What Is Rescaled Range Analysis?
Rescaled range analysis is a statistical technique used to analyze trends in a time series. It was developed by British hydrologist Harold Edwin Hurst to predict flooding on the Nile river. Investors have used it to look for cycles, patterns, and trends in stock and bond prices that might repeat or reverse in the future.
- Rescaled range analysis looks at a data series and determines the persistence or mean-reverting tendencies within that data.
- The rescaled range can be used to compute the Hurst exponent, which can extrapolate a future value or average for the data.
- The Hurst exponent fluctuates between zero and one.
- When the Hurst exponent is greater than 0.5, the data is exhibiting a strong long-term trend, and when H is less than 0.5, a trend reversal is more likely.
Understanding Rescaled Range Analysis
Rescaled range analysis can be used to detect and evaluate the amount of persistence, randomness, or mean reversion in financial markets time series data. Exchange rates and stock prices do not follow a random walk, or unpredictable path, like they would if price changes were independent of each other. Markets, in other words, are not perfectly efficient, which means there are opportunities for investors to capitalize on.
If a strong trend exists in the data, it will be captured by the Hurst exponent (H exponent), which can also be used to rate mutual funds. The H exponent, which is also known as the index of long-range dependence, can extrapolate a future value or average for the data.
The Hurst exponent ranges between zero and one, and it measures persistence, randomness, or mean reversion. Time series that display a random stochastic process have H exponents close to 0.5. When H is greater than 0.5, the data is exhibiting a strong long-term trend, and when H is less than 0.5, it is likely to reverse trend over the time frame considered.
H exponents below 0.5 are also known as the Joseph effect, in reference to the biblical story of seven years of plenty being followed by seven years of famine. Low values are likely to be followed by high values, or vice versa.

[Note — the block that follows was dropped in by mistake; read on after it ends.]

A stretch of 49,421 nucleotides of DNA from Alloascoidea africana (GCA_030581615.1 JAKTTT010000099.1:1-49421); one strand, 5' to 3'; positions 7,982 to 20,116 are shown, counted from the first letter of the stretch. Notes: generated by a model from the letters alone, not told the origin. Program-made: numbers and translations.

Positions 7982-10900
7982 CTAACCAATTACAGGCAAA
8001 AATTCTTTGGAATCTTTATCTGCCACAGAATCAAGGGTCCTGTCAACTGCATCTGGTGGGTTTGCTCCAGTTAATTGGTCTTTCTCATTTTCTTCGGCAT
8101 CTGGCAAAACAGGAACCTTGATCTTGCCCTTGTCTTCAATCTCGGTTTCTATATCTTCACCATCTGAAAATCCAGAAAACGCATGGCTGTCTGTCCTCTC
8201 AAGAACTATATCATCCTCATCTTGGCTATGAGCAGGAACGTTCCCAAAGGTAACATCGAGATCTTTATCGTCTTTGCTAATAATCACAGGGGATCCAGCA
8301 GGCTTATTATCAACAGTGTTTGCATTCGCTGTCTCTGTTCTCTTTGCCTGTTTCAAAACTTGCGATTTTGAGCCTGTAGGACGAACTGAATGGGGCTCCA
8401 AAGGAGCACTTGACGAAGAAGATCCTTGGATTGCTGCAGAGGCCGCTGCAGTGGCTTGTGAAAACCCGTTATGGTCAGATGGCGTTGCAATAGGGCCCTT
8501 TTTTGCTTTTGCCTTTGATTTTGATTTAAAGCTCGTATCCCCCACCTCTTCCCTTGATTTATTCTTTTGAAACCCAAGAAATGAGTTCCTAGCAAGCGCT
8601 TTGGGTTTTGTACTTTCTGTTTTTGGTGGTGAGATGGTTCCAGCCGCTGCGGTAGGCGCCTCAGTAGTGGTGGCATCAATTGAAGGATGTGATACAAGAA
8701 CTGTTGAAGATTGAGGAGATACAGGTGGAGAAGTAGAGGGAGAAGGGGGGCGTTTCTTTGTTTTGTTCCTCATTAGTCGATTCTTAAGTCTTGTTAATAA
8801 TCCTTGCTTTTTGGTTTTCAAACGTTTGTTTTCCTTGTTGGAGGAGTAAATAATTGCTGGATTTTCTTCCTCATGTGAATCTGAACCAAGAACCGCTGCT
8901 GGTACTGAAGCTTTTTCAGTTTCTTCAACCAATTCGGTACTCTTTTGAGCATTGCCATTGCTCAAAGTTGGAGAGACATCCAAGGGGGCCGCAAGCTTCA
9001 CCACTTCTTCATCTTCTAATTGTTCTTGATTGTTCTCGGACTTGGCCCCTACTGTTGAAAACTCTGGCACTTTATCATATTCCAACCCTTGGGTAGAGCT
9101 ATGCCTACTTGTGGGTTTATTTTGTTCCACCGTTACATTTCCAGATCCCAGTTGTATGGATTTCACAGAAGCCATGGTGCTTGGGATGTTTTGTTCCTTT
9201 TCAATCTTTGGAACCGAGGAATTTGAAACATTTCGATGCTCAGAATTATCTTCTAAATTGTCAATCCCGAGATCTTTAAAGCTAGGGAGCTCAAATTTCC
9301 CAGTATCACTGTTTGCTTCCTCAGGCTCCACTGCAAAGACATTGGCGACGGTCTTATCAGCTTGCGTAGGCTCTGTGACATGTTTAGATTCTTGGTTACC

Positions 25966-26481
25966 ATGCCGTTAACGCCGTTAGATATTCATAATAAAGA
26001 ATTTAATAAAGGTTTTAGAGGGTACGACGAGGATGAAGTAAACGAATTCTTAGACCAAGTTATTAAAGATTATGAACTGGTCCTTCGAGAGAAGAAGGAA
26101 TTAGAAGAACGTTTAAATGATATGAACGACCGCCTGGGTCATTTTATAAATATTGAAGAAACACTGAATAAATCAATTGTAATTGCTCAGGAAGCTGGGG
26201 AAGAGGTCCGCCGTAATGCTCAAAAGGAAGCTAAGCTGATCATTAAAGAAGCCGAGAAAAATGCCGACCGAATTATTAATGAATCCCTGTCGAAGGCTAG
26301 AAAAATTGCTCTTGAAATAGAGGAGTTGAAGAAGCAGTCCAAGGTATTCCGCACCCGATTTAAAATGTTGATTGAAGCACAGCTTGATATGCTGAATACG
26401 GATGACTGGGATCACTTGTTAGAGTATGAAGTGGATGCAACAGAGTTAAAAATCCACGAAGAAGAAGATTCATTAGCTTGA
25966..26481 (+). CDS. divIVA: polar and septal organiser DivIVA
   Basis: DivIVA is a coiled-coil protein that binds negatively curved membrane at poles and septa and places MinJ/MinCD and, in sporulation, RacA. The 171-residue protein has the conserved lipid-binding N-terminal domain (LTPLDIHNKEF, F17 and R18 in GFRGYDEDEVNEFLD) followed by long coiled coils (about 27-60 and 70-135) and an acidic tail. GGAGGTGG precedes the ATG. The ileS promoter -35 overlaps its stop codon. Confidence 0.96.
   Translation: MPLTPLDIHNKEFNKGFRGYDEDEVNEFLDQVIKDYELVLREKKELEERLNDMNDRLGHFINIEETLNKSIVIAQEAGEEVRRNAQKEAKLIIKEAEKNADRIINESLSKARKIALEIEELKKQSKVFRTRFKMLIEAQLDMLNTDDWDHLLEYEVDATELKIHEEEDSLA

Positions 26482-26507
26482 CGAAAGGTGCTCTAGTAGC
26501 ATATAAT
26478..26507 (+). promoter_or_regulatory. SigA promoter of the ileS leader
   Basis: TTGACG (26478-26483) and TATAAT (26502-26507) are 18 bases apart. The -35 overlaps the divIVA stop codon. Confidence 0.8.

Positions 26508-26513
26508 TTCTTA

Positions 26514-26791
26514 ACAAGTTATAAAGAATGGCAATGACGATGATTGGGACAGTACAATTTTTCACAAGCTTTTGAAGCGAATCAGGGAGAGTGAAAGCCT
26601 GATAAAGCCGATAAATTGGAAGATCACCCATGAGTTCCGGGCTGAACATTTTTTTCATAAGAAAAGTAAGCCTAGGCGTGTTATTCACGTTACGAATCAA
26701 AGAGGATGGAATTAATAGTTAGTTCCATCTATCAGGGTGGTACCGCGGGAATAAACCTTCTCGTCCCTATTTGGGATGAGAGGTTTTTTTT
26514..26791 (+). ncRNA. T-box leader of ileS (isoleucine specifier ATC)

Rescaled Range and the Hurst Exponent
Rescaled range analysis assesses how the variability of times series data changes with the length of the time period being considered. The rescaled range is calculated by dividing the range (maximum value minus minimum value) of the cumulative mean adjusted data points (sum of each data point minus the mean of the data series) by the standard deviation of the values over the same portion of the time series.
As the number of observations in a time series increases, the rescaled range increases. By plotting these increases as the logarithm of R/S versus the logarithm of n, one can determine the slope of this line, which is the Hurst exponent, H.
Examples of How to Use Rescaled Range Analysis
The Hurst exponent can be used in trend trading investment strategies. An investor would be looking for stocks that show strong persistence. These stocks would have an H greater than 0.5. An H less than 0.5 could be paired with technical indicators to spot price reversals. For example, in order to time their investment, a value investor might look for stocks with H less than 0.5 whose prices have been declining for some time.
Mean reversion trading looks to capitalize on extreme changes in the price of a security, based on the assumption that it will revert to its previous state. The H exponent is used by algorithmic traders to speculate on mean-reverting time series strategies like pairs trading, where the spread between two assets is mean-reverting.
The following chart shows a 15-period moving average (MA) of the Hurst Exponent based on the SPDR S&P 500 (SPY) price chart. The MA can be adjusted, with a longer MA smoothing out fluctuations.
For traders wanting to buy during an uptrend in the price, they could look for opportunities where the H is above 0.5 and the price is moving up. Used in this way, the indicator wouldn't necessarily provide trade signals, but it could aid in providing confirmation for other trade signals based on the trend.
The indicator won't always provide good signals. It is also important to note that high H values when the price is declining are indicating further declines in price, which can make the indicator a bit confusing when first using it.
The Difference Between Rescaled Range Analysis and Regression Analysis
Rescaled range analysis looks at a data series and determines the persistence or mean-reverting tendencies within that data. Linear regression looks at two variables, such as price and time, and finds the midpoint or the line of best fit for the data series. Then, standard deviation channels can be added to show when the security is potentially overbought or oversold based on the data series. Linear regression is part of the larger field of regression analysis.
Limitations of Rescaled Range Analysis
For trading purposes, a rescaled range is the adjusted range divided by the standard deviation. These calculations are based on past data and aren't inherently predictive. It is up to the trader to interpret the information the rescaled range or Hurst exponent is providing.
For trading purposes, the Hurst indicator, which is derived from the rescaled range, may work sometimes, but it doesn't work all the time. A strong price trend could be reversed sharply, which the indicator did not foresee. Reversals signaled by the indicator may also not develop.